When I went to Japan in the second half of the 1990s to research Modern Japanese photography I was fortunate to meet the photographer Eiji Ina who introduced me to the contemporary photography scene in Tokyo. At that time it was nearly impossible for foreigners without a well-developed ability to read Japanese (especially names)As an example: when I visited the exhibition “MOBO, MOGA / Modern Boy, Modern Girl: Japanese Modern Art 1910-1935” in Kamakura (1998) all artists names were written in Kanji. Since I find Japanese names very difficult to read I asked other Japanese visitors for the names of some artists. This caused vivid discussions among the Japanese because the Kanji can have several different readings and sometimes the Japanese could not agree on the correct spelling of the names :-). to find out what was going on in Tokyo, since there were no English sources neither about exhibitions nor galleries available and Eiji Ina was so kind to take me to photography events like exhibition openings at galleries and museums or to the award ceremony of the Kimura Ihei Award. He also introduced me to the photographer Mikiko Hara, whom I met for the first time in 1998 at the opening of her exhibition “Agnus Dei” at Nikon Salon, Ginza/Tokyo.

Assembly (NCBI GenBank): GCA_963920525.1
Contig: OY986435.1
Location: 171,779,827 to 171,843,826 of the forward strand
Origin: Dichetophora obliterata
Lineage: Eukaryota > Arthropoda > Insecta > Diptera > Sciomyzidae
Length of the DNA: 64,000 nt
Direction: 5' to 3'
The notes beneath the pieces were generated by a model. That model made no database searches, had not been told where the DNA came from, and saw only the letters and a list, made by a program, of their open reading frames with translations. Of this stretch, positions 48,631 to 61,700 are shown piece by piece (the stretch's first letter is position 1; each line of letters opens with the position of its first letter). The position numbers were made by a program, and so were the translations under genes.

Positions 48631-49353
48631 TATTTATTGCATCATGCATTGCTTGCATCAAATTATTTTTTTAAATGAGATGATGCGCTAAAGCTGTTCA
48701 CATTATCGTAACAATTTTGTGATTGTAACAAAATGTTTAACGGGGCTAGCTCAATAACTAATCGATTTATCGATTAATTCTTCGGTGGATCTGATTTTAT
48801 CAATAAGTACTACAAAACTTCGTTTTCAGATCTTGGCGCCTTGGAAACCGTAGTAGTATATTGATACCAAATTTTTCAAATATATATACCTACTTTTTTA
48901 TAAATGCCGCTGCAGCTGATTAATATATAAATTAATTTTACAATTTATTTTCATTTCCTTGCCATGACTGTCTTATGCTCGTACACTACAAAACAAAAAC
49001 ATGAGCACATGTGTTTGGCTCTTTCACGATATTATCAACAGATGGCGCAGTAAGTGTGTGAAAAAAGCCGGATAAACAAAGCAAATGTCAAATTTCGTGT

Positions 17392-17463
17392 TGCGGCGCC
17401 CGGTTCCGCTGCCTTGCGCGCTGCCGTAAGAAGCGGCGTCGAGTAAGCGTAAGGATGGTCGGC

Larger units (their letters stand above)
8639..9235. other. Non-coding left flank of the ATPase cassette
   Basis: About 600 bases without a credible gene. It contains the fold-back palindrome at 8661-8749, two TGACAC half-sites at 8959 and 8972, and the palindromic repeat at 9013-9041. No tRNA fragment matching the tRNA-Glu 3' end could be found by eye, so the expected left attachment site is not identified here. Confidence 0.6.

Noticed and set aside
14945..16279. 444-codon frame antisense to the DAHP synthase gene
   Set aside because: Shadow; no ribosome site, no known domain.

A year later I saw Mikiko’s work again in the group exhibition about young Japanese women photographers “Private Room II” at Art Tower Mito. Curated by Kohtaro Iizawa this exhibition was a kind of assessment of the “onna no ko shashinka” (girly photographer) phenomenon which had already faded at that time. I felt that Mikiko’s work was misplaced in the girly photographer context since she was a few years older than these ‘girlies’ like Hiromix and Yurie Nagashima. Also, Hiromix’s and Nagashima’s main aim was to use the camera to talk about themselves and to deal with their own identity. Mikiko’s topic is different, she does not speak about herself: